Global Sport Business
Community Impacts of Commercial Sport
Global Sport Business: The Community Impact of Commercial Sport involves a range of pressing issues that come with the arrival of sport as a commodity in the world economy. It can be argued that, throughout the past two centuries, sport has always been recognized as both a frivolous pursuit of spending leisure time with friends and family, and as an activity that has substantial commercial value to be mined by entrepreneurs. However, only during the most recent wave of globalization, spurred by technological advancements that have led to achieving global reach in regard to potential customers, has sport entered a global marketplace that offers tremendous financial rewards for those who manage to control international sport organizations and events.
In this book, global sport business is viewed from a number of different perspectives including a value chain approach to describing the sport industry; the ever increasing impact of the international media on sport business; how globalization influences the style of (sport) management; how social capital can be generated through sport business; and the emergence of social sport business. Overall, the different contributors to the book reflect on how sport’s global (and as such commercial) attractiveness can, and often will impact locally, on communities of people and individuals.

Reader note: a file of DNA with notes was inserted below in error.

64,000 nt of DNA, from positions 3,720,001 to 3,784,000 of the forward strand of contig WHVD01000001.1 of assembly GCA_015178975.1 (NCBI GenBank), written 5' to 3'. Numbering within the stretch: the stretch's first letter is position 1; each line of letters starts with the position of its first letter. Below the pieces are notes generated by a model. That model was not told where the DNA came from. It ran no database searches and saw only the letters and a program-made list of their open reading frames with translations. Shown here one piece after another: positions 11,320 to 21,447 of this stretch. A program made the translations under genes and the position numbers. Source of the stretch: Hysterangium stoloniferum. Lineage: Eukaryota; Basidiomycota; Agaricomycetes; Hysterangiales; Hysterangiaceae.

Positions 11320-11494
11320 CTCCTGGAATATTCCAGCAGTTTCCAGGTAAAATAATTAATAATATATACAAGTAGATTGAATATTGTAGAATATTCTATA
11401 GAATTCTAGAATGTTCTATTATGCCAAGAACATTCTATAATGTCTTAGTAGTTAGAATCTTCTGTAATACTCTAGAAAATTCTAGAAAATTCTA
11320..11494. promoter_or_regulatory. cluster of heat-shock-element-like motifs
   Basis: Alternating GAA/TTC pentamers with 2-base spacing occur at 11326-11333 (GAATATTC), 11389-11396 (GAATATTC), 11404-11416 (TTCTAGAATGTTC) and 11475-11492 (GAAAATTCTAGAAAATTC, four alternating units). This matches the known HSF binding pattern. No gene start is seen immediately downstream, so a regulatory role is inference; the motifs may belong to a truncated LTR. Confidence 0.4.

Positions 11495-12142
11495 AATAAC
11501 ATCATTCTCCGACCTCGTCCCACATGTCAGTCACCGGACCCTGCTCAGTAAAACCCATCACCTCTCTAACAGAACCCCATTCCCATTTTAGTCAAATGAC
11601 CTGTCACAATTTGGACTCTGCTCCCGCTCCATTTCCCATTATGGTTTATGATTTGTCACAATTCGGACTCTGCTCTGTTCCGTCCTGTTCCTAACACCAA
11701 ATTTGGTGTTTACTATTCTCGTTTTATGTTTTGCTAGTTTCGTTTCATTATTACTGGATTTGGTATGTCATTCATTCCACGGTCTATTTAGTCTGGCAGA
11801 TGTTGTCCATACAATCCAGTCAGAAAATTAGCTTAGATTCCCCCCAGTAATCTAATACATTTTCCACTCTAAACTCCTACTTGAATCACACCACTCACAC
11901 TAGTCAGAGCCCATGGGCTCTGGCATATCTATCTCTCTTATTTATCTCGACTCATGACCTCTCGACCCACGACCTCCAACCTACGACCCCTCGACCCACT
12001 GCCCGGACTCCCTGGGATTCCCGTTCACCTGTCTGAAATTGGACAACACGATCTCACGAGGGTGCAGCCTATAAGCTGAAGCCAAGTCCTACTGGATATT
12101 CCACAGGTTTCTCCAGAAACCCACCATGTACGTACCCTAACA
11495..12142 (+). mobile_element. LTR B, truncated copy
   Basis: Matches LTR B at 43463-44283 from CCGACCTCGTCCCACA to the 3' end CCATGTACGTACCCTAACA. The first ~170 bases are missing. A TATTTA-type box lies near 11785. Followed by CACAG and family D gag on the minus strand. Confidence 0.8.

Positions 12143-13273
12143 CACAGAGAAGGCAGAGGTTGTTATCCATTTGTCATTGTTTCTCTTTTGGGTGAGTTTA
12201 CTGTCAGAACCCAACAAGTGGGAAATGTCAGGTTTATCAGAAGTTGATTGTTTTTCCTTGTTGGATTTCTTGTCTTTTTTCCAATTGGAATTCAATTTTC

This book was published as a special issue of Sport in Society.
Table of Contents
1. Sport Management and Sport Business: Two Sides of the Same Coin? Hans Westerbeek 2. Sport and the Media in the UK: The Long Revolution? Raymond Boyle 3. The IPL: India’s Foray into World Sports Business Shakya Mitra 4. Japanese Post-Industrial Management: The Cases of Asics and Mizuno Koji Kobayashi, John M. Amis, Richard Unwin and Richard Southall 5. Sport Business and Social Capital: A Contradiction in Terms? Ramón Spaaij and Hans Westerbeek 6. Sport-for-development: Going Beyond the Boundary? Fred Coalter 7. Community Sports Development for Socially Deprived Groups: A Wider Role for the Commercial Sports Sector? A Look at the Flemish Situation Marc Theeboom, Reinhard Haudenhuyse and Paul De Knop 8. Commercial Sport and Local Communities: A Market Niche for Social Sport Business? Hans Westerbeek
Hans Westerbeek is the Director of the Institute of Sport, Exercise and Active Living (ISEAL) and Professor of Sport Business in the School of International Business at Victoria University (VU) in Melbourne, Australia. He also holds an appointment as Professor in Sport Management at the Free University of Brussels in Belgium.